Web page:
A brief description would be that we discovered some viable patches of soil that need some love.  They exist where thousands of people would see them every day if only they had a little color to show off.  Right now they look like accidental piles of dirt that have built up over the years because of road dirt, bird poop and whatever has tended to collect due to natural forces.  And the area is so busy with traffic that it would be a huge hassle to close the road to clean up these untidy little piles so there they live sort of invisible.   We thought that there were three out of many that looked large enough to support flowers over the summer season.

This looks like a caper for Cancer Commandos if ever there was one.   Our Michele suggested Calendula since it is colorful and easy.  I added California Poppy because they are colorful and thrive on neglect.   So this is the blend.  So how do we actually get the seed in the “soil”?   We thought up this plan of mixing the seeds in water in a standard paper coffee cup like from Starbucks which are everywhere and attract zero attention.   Then since our hopefully fertile piles exist so close to the car window and since most time the traffic slows us down to walking pace we thought that casually pitching the cup of liquid on a strategic area as we roll by would look like we were jettisoning some cold coffee.

February 19th I did the first cup and yesterday I did the last of six.  And the piles are sort  of rough with a lot of crevices so sowing with lots of seeds with no raking in should mean that we could expect maybe a 10% germination.    That would work to bring some color to lots of folks from an unexpected place.   Well, we have our fingers crossed.

So geographically this area is where the West Seattle Freeway enters I5 North and there is a ramp that curves down and to the left.   There is a sign to Vancouver overhead  and the three piles are the largest ones around that sign.    So I got Wiley interested in the project and he could probably get all his friends to help water it over the dry of late summer.   What family fun!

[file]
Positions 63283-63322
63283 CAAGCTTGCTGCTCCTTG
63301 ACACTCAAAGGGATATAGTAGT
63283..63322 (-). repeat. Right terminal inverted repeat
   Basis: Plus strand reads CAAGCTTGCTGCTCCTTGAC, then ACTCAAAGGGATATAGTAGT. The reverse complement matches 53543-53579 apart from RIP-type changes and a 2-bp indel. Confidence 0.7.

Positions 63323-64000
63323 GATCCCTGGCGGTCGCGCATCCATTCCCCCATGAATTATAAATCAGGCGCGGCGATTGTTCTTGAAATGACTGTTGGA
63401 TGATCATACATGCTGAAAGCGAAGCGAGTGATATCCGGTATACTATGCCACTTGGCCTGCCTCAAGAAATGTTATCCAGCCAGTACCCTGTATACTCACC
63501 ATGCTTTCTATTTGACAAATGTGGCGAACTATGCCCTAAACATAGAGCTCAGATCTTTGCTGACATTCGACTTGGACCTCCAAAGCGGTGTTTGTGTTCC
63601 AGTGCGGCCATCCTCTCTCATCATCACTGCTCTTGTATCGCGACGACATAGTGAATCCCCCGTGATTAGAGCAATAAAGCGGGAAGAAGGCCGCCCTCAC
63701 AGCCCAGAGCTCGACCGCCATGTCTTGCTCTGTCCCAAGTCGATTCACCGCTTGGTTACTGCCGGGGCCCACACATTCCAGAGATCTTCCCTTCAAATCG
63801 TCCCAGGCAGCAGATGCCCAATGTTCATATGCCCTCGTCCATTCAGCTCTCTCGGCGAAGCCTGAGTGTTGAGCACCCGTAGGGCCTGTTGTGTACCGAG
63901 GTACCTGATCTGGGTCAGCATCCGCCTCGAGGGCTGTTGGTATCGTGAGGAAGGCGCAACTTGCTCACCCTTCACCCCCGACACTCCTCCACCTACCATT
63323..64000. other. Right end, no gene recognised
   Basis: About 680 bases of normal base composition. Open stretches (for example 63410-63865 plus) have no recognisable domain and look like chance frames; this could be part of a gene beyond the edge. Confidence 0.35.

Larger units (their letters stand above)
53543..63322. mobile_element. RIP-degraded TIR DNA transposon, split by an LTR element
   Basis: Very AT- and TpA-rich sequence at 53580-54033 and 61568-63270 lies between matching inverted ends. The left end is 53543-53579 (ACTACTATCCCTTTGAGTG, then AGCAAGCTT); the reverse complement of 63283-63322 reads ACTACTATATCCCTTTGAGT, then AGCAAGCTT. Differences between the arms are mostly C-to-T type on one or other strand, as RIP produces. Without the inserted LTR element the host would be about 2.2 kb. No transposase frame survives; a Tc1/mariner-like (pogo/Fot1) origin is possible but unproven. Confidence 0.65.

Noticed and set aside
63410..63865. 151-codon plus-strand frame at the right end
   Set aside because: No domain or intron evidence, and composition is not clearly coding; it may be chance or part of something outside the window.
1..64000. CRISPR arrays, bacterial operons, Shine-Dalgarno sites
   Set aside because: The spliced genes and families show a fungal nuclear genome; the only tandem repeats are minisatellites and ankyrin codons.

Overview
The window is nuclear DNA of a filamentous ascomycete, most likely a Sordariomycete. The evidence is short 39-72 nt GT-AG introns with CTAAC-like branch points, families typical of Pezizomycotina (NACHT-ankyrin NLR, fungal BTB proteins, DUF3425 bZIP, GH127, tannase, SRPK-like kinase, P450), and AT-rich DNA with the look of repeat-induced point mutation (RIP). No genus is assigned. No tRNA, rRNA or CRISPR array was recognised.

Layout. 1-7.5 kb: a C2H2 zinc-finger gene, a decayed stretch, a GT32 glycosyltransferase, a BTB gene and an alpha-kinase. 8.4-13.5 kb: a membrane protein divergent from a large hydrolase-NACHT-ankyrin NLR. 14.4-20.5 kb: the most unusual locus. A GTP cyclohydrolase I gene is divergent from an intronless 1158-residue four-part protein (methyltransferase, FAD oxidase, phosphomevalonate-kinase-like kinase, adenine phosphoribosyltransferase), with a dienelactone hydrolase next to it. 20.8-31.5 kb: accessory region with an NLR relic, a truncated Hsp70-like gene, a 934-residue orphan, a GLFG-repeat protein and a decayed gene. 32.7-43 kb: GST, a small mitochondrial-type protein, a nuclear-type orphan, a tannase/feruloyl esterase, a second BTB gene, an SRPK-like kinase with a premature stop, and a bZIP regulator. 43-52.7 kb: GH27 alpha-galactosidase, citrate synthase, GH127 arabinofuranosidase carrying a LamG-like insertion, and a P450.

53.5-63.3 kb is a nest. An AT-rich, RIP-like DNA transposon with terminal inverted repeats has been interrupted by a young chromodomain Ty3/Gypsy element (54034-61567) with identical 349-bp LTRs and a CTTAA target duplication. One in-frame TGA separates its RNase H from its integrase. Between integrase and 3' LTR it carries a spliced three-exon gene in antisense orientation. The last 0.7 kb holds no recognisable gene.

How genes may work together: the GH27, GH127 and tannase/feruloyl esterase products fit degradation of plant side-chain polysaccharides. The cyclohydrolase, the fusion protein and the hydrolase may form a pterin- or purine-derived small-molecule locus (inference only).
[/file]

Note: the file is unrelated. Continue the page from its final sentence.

Yesterday while I was conversing with one of my lovely nurses this project came up.   I am with these folks in the chemo treatment area for four hours so almost any new topic is appreciated  and explored.  I thought that this was a good one to mention.   So I’m describing the situation like I just did for you and she was listening and forming a pic in her mind.   And the dear came up with this great question that was a high point in my day.   She said, “Well, how do you know that no one will come along and clean those up and destroy your project?”.   Actually I had been thinking of this so the answer came quickly.   “That is the beauty of it!  It is a metaphor for our lives here with our cancer, right?  Get it?  We don’t know when we will be swept up from the living.   But that  shouldn’t stop us from planting something for the future.”    Yea, nice interchange.

Off to walk this AM.  Thursday morning is beautiful here with the rising barometer, rising love, Felipe.



Posted by Cris, written by Phil/Felipe/The Boss/The General

Phil Volker, a pilgrim who inspired thousands, dies at 73

(Meredith Brothers Photo) Phil Volker, at his home on Vashon, after he began his hospice care.

By ; Thursday, October 21, 2021 10:37am


Phil Volker, an islander who undertook a devotional journey that became an inspiration for thousands, died on Sunday, Oct. 10, at the age of 73.

As the subject of two award-winning films, “Phil’s Camino” (2016) and “Phil’s Camino: So Far, So Good” (2018), Volker was known worldwide for his remarkable response to his diagnosis of colon cancer ten years ago: he crafted a winding path, through the woods and pastures of his 10-acre plot of land on Vashon, that replicated El Camino de Santiago, the ancient 500-mile pilgrimage route across Spain.